The detailed project report is the proposal for the capital cost as well as the various facilities. It includes examination of technological parameters, description of the technology to be used, broad technical specification, evaluation of the existing resources, and schedule plan for various activities to be taken under Integrated Water Management Programme. It includes the action plans for livelihood improvement, water conservation activities and volume of work to be converged under different schemes.

–  –  –

I would like to be thankful of god who is almighty in world. Thereafter I am being grateful to my parents and teachers who are responsible for all of my success for ever.

Diction is not enough to express my sincere gratitude and indebtedness to chairman, GSWMA and principle secretary (Rural Development Dept) Ms. Rita Teotia IAS and Chief Executive Officer, GSWMA, Mr. Ram Kumar IFS Government of Gujarat for giving me an opportunity to work on this project.

I would like to take the opportunity to acknowledge wholeheartedly the special assistance extended to me by Dr. B.N. Hiremath, my local guide for this project work, my friends and entire staff of DA-IICT, Gandhinagar for their constant support and encouragement.

I take this opportunity to extend my heartiest thanks to Shri. N D Chaudhari (Project Director, DWDU Surat) and Shri A G Vasava (DFO, Forest Department Surat), my PIA (Project Implimenting Agency, IWMP XII) for his meticulous guidance, concrete suggestions and constant encouragement throughout the course of the project. Thereafter from the inner sanctum of my heart I am obliged to all the MDTs and WDTs of DWDU Surat for their coordination with me during the course of my project. The project work would not been success without pain taking efforts of Watershed Development Team recruited for IWMP XII. The support given by Shri D J Rajput, (Nodal Officer, IWMP XII) was really healped to understand the basics of totally unknown villages in forest area under North Part of Mandavi Range.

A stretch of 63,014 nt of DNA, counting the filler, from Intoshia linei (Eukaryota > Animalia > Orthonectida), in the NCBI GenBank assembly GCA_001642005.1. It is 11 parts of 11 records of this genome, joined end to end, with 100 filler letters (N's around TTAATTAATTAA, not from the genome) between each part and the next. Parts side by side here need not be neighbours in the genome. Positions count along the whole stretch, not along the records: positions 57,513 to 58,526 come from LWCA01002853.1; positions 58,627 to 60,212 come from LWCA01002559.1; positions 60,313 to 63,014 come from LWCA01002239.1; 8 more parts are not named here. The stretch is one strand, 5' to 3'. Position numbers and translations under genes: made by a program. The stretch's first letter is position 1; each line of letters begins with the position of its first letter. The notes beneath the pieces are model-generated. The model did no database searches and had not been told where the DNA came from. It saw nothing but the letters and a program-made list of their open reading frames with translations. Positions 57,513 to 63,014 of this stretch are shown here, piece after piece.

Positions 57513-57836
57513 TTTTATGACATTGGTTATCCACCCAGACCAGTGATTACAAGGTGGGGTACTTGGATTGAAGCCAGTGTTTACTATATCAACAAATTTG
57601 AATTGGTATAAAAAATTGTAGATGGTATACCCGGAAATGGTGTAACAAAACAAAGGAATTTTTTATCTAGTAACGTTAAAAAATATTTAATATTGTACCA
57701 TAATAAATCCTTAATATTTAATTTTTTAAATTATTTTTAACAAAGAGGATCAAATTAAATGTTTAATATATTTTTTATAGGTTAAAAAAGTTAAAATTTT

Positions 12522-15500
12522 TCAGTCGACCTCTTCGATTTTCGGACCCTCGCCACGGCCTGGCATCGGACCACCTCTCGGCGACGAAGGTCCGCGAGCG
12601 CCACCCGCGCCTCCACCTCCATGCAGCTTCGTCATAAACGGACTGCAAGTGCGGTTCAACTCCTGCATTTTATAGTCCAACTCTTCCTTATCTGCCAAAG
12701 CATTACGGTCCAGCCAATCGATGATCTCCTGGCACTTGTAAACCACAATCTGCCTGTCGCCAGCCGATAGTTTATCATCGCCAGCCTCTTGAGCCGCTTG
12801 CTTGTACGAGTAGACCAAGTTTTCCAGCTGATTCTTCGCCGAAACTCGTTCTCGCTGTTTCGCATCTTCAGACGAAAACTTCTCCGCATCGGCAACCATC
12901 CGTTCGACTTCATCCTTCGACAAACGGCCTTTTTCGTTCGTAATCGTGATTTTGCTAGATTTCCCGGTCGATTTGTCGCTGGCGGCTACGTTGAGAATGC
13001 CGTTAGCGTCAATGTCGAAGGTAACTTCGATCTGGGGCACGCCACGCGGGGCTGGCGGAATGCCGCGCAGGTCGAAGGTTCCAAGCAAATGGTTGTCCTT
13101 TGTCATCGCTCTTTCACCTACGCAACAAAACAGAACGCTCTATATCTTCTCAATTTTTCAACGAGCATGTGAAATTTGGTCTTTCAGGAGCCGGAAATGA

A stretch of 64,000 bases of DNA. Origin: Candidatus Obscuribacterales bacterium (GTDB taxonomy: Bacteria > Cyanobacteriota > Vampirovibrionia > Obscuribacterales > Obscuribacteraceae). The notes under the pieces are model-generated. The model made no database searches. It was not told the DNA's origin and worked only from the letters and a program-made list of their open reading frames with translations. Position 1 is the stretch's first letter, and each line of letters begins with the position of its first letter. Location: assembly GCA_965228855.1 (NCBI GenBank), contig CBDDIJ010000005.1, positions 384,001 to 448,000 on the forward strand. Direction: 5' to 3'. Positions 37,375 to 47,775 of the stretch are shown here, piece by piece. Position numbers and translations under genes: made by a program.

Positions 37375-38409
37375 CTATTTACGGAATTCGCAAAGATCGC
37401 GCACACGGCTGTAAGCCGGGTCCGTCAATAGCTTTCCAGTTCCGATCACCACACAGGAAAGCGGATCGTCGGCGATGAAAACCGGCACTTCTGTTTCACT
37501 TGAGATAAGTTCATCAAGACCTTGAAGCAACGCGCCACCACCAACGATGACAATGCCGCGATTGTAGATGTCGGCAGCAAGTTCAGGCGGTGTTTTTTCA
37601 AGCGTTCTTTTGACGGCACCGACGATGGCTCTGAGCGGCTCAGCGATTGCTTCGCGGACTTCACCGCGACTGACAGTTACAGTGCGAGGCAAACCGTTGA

Suggestions and guidance given by Mr Binoy Menon (Professional Expert, GSWMA Gandhinagar) and Miss Prajakta Rathod (Technical Expert, DWDU Surat) was really unforgettable and crucial. Without the pain taking role of my friends Pawan Dixit and Pranav Patadiy, the documentary on “Preparation of DPR” would not been possible.

–  –  –

India has about 108 million hectares of rain-fed area which constitutes approximately 75 per cent of the total 143 million hectares of arable land of country. The rain fed agro ecosystem in India covers arid, semi arid and sub humid zones which occupies more than 70 per cent of the geographical area. Coarse cereals, pulses, oilseeds and cotton are the major cropping systems in our country. Animal Husbandry is second highest adopted occupation of rural people in India.

Rain-fed farmers followed a low intensive sustainable farming system with excellent integration of crops-trees, pastures and livestock. In 70th the introduction of ”Green revolution” (GR) Technology has started excessive use of hybrids and high yielding varieties particularly in Wheat, sorghum, pearl millet and oilseeds. In the beginning of this revolution there was peak growth in the production of the crops but in current scenario it has become stagnant.